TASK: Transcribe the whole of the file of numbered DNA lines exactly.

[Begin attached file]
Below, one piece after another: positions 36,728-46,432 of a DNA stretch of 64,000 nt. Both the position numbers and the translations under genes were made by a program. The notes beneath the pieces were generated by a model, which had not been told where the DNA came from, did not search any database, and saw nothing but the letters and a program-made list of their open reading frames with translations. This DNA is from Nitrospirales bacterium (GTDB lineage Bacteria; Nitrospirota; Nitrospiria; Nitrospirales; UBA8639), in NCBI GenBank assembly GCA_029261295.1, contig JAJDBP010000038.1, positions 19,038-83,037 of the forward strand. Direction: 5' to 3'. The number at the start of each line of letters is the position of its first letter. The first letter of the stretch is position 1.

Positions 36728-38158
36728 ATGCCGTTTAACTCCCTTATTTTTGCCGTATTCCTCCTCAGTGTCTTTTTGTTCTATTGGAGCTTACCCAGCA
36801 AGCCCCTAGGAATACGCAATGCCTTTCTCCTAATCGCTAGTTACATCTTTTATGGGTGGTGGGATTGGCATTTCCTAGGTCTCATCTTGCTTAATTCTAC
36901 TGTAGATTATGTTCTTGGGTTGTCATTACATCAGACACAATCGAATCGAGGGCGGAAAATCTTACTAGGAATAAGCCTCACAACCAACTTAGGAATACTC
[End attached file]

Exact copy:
Below, one piece after another: positions 36,728-46,432 of a DNA stretch of 64,000 nt. Both the position numbers and the translations under genes were made by a program. The notes beneath the pieces were generated by a model, which had not been told where the DNA came from, did not search any database, and saw nothing but the letters and a program-made list of their open reading frames with translations. This DNA is from Nitrospirales bacterium (GTDB lineage Bacteria; Nitrospirota; Nitrospiria; Nitrospirales; UBA8639), in NCBI GenBank assembly GCA_029261295.1, contig JAJDBP010000038.1, positions 19,038-83,037 of the forward strand. Direction: 5' to 3'. The number at the start of each line of letters is the position of its first letter. The first letter of the stretch is position 1.

Positions 36728-38158
36728 ATGCCGTTTAACTCCCTTATTTTTGCCGTATTCCTCCTCAGTGTCTTTTTGTTCTATTGGAGCTTACCCAGCA
36801 AGCCCCTAGGAATACGCAATGCCTTTCTCCTAATCGCTAGTTACATCTTTTATGGGTGGTGGGATTGGCATTTCCTAGGTCTCATCTTGCTTAATTCTAC
36901 TGTAGATTATGTTCTTGGGTTGTCATTACATCAGACACAATCGAATCGAGGGCGGAAAATCTTACTAGGAATAAGCCTCACAACCAACTTAGGAATACTC